NRIs have always been opportunistic in terms of investment avenues and returns. The government regularly comes up with new schemes to attract more and more investments from abroad. Real estate is one of the sectors which always grabs the attention of non-residents.

The Reserve Bank of India has also given permission to all non-residents who possess Indian passports as well as people of Indian origin to put their money in the real estate sector (residential as well as commercial property). The number of NRIs investing in real estate is increasing fast as the value of the rupee is depreciating and real estate offers better returns. A place in the homeland usually gives a sentimental support and sense of security, which is the other reason of investment in real estate by NRIs.

The RBI along with the Foreign Exchange Management Act (FEMA) has become lenient in terms of rules and regulations for non-residents who are looking for an investment in real estate. They are not only simplifying the rules but also providing the benefit of repatriation of the capital involved. The government is planning some investment growth activities through their investment promotional council, to create an environment appropriate for non-residents to put money.

How can NRIs invest in real estate?

According to the regulations of RBI, an NRI is permitted to make specific investment in real estate. A NRI is allowed to do the following investments in property:

1. Any immovable property can be purchased by an NRI in India other than any agricultural land, farm house and plantation property.

2. He can get any immovable property as mentioned above by gift from Indian resident, Indian citizen residing outside India or person of Indian origin.

3. Obtain any property by inheritance.

4. He can transfer immovable property to any resident of India by sale.

5. He can transfer any agricultural land, farm house or plantation land to any resident of India by gift.

6. He can also transfer his residential or commercial property by means of gift to any person either residing in India or abroad or person of Indian origin.

Sources of finance:

NRIs consider financial institutions as an easy option available in India for purchasing any property. At the same time financial institutions consider NRIs as their potential clients. Financial institutions provide home loans easily, efficiently and sooner to such people as they are very much prompt at the time of repayment. Furthermore, the repayment can readily be done by inward remittance through the proper banking channel. If someone is already getting income in India from sources like rent or dividend, he/she can directly repay the loan as well.

Now RBI has also predetermined these norms in home loans for non-residents who are looking forward to buying any property:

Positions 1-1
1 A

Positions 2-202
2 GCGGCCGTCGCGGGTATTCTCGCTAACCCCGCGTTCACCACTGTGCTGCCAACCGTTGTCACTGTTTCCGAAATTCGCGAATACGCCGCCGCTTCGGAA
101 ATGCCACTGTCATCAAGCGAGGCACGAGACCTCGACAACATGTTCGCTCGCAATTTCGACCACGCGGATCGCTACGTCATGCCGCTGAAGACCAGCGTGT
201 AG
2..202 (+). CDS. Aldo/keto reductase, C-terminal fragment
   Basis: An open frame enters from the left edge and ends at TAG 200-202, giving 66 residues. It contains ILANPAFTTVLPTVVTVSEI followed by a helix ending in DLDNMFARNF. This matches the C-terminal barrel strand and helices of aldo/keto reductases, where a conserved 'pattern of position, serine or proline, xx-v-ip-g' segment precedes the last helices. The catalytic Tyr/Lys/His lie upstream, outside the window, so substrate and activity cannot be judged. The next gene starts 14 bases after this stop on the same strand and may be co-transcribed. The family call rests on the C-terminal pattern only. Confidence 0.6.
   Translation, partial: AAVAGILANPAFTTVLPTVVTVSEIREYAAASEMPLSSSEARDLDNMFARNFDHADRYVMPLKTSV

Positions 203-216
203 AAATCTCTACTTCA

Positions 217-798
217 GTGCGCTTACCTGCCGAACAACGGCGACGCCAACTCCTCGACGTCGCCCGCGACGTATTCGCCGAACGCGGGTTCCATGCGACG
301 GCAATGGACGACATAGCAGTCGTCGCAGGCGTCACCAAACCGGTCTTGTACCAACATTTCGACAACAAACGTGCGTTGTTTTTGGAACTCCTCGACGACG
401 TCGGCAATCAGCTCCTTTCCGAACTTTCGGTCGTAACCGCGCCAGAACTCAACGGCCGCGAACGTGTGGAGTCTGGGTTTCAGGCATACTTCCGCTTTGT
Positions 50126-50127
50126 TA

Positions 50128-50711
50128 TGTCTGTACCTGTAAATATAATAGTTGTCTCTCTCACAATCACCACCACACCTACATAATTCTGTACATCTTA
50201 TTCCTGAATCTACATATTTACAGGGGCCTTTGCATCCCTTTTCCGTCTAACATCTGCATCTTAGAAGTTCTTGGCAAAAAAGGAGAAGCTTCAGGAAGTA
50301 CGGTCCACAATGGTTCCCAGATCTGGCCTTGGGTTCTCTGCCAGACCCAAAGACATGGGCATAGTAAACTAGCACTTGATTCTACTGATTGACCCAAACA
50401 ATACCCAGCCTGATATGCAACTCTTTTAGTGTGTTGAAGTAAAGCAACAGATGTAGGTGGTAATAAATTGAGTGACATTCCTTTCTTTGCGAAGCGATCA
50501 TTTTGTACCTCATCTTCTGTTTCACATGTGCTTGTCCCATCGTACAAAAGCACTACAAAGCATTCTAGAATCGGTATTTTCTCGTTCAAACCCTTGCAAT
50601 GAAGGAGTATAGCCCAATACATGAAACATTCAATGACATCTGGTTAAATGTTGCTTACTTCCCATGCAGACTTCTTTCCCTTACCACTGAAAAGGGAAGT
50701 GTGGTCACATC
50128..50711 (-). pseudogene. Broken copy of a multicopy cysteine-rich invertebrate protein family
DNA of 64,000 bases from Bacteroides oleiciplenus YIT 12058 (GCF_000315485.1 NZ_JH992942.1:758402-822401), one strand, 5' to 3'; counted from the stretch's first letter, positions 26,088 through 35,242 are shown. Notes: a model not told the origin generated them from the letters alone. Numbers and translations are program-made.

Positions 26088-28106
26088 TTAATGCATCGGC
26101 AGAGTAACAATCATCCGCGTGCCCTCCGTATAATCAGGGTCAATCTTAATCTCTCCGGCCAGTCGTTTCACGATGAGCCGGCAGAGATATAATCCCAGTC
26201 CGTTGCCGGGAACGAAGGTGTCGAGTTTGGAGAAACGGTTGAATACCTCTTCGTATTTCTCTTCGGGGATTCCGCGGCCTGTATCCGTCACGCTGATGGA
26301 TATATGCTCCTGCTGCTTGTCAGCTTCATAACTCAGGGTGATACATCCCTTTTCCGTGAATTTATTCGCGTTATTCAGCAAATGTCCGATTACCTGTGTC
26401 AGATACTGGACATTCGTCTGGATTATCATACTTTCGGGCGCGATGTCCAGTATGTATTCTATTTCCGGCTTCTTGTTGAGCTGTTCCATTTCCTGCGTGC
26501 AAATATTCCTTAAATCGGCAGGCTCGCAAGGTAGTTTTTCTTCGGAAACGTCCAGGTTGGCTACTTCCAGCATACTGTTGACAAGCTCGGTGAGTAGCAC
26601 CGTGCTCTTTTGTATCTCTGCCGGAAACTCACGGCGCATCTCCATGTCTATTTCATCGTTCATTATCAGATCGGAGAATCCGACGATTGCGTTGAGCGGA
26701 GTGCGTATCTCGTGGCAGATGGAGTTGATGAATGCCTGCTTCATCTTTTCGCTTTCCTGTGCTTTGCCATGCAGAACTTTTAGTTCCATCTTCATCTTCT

1. A maximum of 80 per cent amount is financed by the financial institution. The rest should be given by the NRI.

2. The remittance of the amount for down payment can be done from the place of residence by normal banking channels.

3. The NRI has to repay his principal amount as well as interest part from that similar channel only.

Tax implications for NRIs looking for property in India:

An NRI has to shell out stamp duty as well as registration fees at the time of purchase. He is entitled to avail all sorts of benefits at par with Indian residents on the interest paid for the home loan. However, the tax process becomes full of twists and turns if the property is leased.

As the amount of income received from such action comes under the head of income from property, therefore, standard deduction is applicable as per the standard slab. In this case, the NRI will have to pay the applicable tax if he is residing in the country where worldwide income is taxable unless the country has Double Tax Avoidance Agreement with India.

The special advantage for an NRI is the amount which is paid for the interest of home loan is deductible from NRI’s taxable income without any upper limit. The NRI is legally responsible for the payment of capital gains tax as prescribed under the Income Tax Act, in case he sells off the property.

Points to be considered at the time of purchase:

Property name: The name of property should be clear from issues and the seller should have the required right to sell it, especially if it is inherited or any joint property.

NDC: Always check that there will be no outstanding electricity/water bills or any other authority dues pending with the property. Take a no dues certificate from the seller at time of purchase.

Bank release letter: It is advisable to take the bank release letter from the concerned bank, if the property had been mortgaged as security in any type of loan.

Permits: The property of sale should have all approvals and permits from the civic authorities in terms of construction.

Always make a safe deal

Whenever an NRI plans to invest in real estate, he should go through the proper channels, either through a friend or relative to ensure the authenticity of property.